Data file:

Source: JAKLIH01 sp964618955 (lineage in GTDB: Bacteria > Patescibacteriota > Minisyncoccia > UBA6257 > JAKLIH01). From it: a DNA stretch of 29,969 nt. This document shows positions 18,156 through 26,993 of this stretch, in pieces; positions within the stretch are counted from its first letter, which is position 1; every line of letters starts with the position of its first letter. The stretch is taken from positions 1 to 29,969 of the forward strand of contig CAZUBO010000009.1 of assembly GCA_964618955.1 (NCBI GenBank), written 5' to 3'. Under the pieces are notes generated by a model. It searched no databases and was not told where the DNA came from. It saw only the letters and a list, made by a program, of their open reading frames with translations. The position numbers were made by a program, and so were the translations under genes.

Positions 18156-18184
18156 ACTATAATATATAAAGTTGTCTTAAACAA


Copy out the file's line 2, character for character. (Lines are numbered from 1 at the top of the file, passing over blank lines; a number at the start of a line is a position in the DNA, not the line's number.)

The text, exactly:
Positions 18156-18184